The long-running program in charge of drilling rock cores from the ocean floor has set a new goal that will thrill those of us who remember all of The Sixties. The Integrated Ocean Drilling Program (IODP) intends to carry out a task last tried in 1961: drilling the first hole through the Earth's crust, past the Mohorovicic Discontinuity at its base (the Moho) and into the rocks of the Earth's mantle.
The U.S. did a lot of pioneering things in the early 1960s. For instance, we launched our first astronauts into space in 1961 and set foot on the Moon eight years later. That turned out a great success. Another was sending two men in a special submarine down to the deepest spot in the ocean, in 1960. That feat wasn't repeated until just last year.
Another effort of the time was Project Mohole, an attempt to drill a hole through the Moho by picking an offshore spot where the crust is thin. In 1961, an experimental ship sent a drill string down through nearly 12,000 feet of seawater and into the seafloor near Guadalupe Island, west of Baja California. Several holes were drilled, the deepest more than 600 feet long. It penetrated completely through the ancient mud at the bottom of the sea and recovered a few feet of core from the crustal rock beneath, but that proof-of-concept exercise was as far as Project Mohole ever got.
Since then, drillers of the offshore oil industry and the IODP (which started as the Deep Sea Drilling Project in the late 1960s) have advanced the art well past the bleeding-edge techniques used in Project Mohole. And the long-running research project is now thoroughly international. Although deep-sea drilling is still a challenge, the world scientific community now has decades of experience and is ready to try again.
Let me outline the scientific problem. Earth consists of a big core of molten iron and the mantle, which is a thick blanket of rock that wraps around it.. Between them they amount to 99 percent of the planet and the Earth's crust—continents, ocean floors and everything else—is like a coat of tarnish on the top. The crust is an extract of the mantle: wherever plate tectonics releases enough pressure on the mantle it starts to melt. That fraction of melt, enriched in a few key elements (silicon, oxygen, aluminum, sodium and calcium), has evolved over the age of the Earth into the land we know with its thick, high-riding continents and low-riding seafloor. The oceans are where the crust is thinnest, as thin as a few kilometers, whereas drilling through the continents is hopeless because they're tens of kilometers thick. Here's a diagram showing the structure of the oceanic crust as we understand it.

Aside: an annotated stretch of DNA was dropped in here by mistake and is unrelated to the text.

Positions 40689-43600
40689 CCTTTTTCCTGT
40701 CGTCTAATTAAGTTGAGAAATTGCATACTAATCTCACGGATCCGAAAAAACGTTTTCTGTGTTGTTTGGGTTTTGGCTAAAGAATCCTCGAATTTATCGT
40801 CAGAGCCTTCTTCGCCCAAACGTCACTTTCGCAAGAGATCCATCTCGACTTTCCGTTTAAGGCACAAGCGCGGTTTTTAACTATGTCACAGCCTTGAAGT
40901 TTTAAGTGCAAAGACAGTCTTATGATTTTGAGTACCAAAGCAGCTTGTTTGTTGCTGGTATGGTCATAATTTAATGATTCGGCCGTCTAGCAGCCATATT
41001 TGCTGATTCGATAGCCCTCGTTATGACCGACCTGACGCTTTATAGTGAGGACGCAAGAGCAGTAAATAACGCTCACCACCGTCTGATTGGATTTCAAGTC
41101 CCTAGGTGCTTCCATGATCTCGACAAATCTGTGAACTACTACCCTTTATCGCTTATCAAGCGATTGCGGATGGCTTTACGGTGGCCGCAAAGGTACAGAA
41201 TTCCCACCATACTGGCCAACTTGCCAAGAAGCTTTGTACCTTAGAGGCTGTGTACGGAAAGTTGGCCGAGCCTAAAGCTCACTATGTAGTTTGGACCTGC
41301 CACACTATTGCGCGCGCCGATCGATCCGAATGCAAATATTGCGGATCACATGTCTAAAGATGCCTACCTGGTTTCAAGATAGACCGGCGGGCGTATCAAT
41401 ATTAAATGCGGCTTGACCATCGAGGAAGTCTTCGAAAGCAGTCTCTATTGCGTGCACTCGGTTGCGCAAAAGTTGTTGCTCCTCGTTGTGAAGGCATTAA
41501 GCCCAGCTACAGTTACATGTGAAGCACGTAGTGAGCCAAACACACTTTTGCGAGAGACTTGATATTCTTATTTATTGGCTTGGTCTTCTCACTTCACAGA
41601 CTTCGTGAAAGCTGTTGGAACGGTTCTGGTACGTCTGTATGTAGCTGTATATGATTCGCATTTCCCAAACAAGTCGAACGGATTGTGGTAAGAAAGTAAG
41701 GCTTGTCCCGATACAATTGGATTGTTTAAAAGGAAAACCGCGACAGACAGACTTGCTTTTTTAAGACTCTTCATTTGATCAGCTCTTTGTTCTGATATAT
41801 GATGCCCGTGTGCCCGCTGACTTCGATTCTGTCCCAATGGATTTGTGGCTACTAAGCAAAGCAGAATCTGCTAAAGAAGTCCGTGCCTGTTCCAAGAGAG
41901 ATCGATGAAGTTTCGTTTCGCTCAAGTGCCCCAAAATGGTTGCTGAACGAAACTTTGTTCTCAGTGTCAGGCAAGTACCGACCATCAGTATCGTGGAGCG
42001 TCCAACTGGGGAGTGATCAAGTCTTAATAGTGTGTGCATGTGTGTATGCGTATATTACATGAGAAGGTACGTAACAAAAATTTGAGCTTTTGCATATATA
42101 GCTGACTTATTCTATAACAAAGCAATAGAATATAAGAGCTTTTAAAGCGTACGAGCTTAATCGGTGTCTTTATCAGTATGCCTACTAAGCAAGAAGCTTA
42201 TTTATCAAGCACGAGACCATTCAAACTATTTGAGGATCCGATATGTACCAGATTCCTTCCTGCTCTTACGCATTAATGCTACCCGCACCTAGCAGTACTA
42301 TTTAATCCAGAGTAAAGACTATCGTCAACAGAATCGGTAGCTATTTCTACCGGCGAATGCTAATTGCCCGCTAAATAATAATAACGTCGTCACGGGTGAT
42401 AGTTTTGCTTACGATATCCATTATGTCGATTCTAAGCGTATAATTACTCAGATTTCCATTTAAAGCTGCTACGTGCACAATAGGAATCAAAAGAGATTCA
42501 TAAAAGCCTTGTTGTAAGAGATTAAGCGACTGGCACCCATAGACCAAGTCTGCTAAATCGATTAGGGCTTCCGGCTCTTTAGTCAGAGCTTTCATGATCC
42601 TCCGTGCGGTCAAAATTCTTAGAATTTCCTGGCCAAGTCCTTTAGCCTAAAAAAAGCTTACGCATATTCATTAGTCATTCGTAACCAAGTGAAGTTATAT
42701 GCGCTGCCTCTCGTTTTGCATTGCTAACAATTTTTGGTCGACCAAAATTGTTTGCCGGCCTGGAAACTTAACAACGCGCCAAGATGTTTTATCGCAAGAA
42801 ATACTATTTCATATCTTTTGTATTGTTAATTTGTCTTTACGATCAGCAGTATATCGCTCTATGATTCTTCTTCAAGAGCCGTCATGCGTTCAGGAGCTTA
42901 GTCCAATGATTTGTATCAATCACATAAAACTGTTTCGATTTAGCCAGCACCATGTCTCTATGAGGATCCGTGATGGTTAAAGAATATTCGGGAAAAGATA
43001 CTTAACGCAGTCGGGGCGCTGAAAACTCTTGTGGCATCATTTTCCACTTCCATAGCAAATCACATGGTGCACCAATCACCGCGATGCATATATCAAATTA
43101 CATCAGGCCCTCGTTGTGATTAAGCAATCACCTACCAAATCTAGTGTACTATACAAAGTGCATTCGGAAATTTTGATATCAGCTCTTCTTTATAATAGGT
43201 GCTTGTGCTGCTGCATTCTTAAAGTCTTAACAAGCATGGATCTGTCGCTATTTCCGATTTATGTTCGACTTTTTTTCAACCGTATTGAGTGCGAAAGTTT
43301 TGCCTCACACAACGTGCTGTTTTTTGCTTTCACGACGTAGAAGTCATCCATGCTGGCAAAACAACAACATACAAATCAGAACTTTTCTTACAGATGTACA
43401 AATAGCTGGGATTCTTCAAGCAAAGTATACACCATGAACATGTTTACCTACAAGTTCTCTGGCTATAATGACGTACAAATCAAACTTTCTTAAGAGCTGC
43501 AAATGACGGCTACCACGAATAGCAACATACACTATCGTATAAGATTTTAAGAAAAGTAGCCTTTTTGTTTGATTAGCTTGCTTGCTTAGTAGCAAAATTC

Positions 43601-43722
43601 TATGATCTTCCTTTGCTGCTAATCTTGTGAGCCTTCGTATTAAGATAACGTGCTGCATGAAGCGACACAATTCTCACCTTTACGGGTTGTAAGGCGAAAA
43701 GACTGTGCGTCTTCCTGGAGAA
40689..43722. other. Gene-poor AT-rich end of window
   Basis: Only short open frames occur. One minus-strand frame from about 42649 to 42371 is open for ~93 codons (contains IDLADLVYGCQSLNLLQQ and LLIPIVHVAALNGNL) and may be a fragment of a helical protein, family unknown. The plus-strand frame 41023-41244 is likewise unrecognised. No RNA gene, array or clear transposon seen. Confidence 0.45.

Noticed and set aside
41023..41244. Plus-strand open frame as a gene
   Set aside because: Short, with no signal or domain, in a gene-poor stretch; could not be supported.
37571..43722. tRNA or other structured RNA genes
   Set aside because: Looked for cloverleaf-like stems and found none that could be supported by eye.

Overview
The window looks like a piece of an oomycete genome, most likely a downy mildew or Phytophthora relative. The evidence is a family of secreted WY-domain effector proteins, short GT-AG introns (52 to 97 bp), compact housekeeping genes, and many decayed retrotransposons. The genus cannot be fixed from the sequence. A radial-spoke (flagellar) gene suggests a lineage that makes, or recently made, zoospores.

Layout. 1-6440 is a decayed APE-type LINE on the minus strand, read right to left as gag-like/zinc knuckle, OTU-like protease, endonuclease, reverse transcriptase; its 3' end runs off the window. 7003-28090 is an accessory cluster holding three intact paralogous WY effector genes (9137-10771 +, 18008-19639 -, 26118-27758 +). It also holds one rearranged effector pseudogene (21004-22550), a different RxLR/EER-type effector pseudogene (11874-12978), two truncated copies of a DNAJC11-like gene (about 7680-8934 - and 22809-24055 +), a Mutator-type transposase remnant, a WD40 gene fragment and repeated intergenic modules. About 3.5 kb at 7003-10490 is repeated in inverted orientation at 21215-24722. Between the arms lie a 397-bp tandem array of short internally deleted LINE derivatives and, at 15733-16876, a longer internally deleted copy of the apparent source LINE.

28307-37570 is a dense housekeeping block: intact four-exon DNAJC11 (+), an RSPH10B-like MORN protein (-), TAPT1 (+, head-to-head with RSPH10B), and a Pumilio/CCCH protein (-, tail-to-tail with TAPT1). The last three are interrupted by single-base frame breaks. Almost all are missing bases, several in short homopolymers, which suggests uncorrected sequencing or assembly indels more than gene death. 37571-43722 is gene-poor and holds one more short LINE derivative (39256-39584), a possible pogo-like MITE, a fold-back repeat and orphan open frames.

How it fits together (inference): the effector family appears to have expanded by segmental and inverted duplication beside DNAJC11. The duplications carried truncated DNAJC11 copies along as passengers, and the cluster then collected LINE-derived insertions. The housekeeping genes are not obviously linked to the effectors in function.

At the bottom of the ocean we first find mud, which changes to rock as we drill deeper. Below it is lava in various forms: layers of pillow-shaped bodies on top where the lava erupted into ice-cold seawater; farther down are the vertical cracks, which once were conduits filled with hot magma, but are now frozen basalt of the same composition as the pillows. Deeper still is the original mantle melt, which cooled very slowly to form the coarse-grained rock gabbro. And below the Moho is the dark, heavy mantle rock that gave rise to the gabbro and basalt: peridotite.